Your first CSR report: 4 tips for getting it right

While the benefits of incorporating sustainable business practices into company strategy have become indisputable, the concept of reporting on sustainability initiatives can be incredibly daunting. Particularly for companies in the manufacturing business, corporate social responsibility reporting can seem like another layer of red tape in an already extensively regulated industry. Developing a report is no small feat, but it’s ultimately a highly effective way to demonstrate your compliance with existing regulations while highlighting business successes that differentiate your company from its competitors.

Take PortionPac, for instance. In 2005, the Chicago-based chemical manufacturer began working to assess the life-cycle impact of its products. The company obtained third-party green certification for a number of its cleaners and updated packaging components to reduce waste – saving on disposal, freight and other costs. The result? Improvements to packaging saved the company $40,000 a year, and the life-cycle analysis helped identify a commercial user for one of the company’s byproducts (enabling it to divert waste materials from landfills and save the costs of hauling it away).

By reporting these accomplishments, PortionPac was able to market the sustainability credentials of its products along with their potential for savings. This strategy led to expanded sales and helped the company grow during the recession. Additionally, these efforts were officially recognized by both the city of Chicago and the state of Illinois, further underscoring the positive business impacts of implementing a sustainability reporting process.

Best practices

Clearly, sustainability reporting can be worth the investment when it’s done right. For companies looking to harness existing socially responsible business practices, here are four best practices for beginning the reporting process successfully.

  1. Decide on a framework

    Information overload is common when organizing your company’s first CSR report. Having a defined framework from the start will help direct resources to gathering, analyzing and auditing the information that’s most meaningful to your organization and will have the greatest impact on your overall CSR strategy. For example, a microchip manufacturer will likely need a framework that includes supply-chain mapping and demonstrates compliance with conflict minerals reporting requirements laid out in Section 1502 of the Dodd-Frank Act, whereas a clothing manufacturer might be more concerned with sustainable cotton and water use.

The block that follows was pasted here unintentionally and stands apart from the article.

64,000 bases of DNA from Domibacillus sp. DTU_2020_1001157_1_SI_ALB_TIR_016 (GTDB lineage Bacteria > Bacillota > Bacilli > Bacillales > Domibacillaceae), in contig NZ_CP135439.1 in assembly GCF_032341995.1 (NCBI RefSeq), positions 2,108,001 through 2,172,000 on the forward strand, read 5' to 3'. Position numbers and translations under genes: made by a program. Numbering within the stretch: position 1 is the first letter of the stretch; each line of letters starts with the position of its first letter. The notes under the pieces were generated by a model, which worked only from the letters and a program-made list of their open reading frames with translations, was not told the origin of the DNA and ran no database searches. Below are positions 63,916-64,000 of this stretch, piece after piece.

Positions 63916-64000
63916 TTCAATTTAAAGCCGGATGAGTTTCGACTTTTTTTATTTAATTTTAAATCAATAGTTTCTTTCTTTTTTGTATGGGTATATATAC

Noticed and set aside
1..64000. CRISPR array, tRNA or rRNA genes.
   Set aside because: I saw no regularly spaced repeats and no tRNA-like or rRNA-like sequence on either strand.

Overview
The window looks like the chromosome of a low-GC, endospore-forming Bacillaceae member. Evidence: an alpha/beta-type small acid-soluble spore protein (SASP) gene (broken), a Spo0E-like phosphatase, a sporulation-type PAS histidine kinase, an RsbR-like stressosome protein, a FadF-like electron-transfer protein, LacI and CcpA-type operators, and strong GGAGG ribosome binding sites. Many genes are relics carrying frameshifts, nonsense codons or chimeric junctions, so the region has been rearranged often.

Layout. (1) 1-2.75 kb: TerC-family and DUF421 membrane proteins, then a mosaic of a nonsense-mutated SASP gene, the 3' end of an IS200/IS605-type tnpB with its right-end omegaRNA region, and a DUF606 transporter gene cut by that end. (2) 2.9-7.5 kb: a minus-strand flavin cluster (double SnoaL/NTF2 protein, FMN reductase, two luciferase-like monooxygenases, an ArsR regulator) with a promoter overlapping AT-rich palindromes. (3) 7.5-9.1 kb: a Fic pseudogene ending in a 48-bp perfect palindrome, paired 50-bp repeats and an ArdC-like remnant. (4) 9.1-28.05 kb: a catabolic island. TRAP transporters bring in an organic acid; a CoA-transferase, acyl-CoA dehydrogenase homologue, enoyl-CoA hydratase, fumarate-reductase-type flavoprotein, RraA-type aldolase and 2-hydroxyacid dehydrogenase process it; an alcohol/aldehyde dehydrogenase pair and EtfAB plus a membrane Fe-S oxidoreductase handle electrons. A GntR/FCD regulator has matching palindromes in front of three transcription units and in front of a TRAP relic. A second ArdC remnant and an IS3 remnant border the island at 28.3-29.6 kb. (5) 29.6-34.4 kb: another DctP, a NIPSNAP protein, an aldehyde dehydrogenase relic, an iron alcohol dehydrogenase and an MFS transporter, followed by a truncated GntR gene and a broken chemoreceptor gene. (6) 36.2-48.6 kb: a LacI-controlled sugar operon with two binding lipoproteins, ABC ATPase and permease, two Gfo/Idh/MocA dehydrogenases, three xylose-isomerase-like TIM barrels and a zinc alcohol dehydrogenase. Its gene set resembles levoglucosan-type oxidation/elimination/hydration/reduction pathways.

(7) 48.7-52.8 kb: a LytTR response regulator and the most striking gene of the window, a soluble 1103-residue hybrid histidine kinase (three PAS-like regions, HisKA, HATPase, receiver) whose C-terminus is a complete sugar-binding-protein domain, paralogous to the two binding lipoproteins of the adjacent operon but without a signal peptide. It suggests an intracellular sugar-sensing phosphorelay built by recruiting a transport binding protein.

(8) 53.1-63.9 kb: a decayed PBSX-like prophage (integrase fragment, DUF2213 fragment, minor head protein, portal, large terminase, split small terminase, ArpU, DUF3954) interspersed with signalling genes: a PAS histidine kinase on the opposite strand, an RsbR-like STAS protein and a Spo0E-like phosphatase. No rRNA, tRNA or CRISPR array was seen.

1. Define your goals and measurement systems

    Readers of your CSR report will need to understand how your organization is holding itself accountable. To meet this demand, you should clearly articulate the baseline you’re starting from, set benchmarks and long-term goals, outline how you’ll track progress and implement a monitoring system (if possible by an independent source). Tracking progress and securing third-party validation is an important part of demonstrating the credibility and quality of your sustainability report.
  1. Demonstrate a connection between your business strategy and your key performance indicators

    Identify and explain how your company’s mission statement, growth plan and overall business strategy tie into the key performance indicators laid out in the report. For example, if you decide to report your organization’s carbon footprint and its plans to reduce emissions in the future, an explanation of how this goal fits into your overall strategy also gives readers and potential investors a better understanding of the health of your company, your future goals and your overall approach to social responsibility. And that makes the CSR report more useful and effective.
  1. Be consistent

    Consistency between information disclosed in a sustainability report and other public reports, such as SEC filings or press releases, is crucial. A lack of transparency in the CSR report can decrease its validity and readers' trust in your findings. For example, if your CSR report states that energy consumption decreased without supplying details about what drove the reduction -- and you also report in a 10-K filing that your organization closed several production facilities as part of a restructuring plan -- it may lead readers to question your business's transparency and effectiveness on sustainability.

Photo of financial stat background by gualtiero boffi via Shutterstock.

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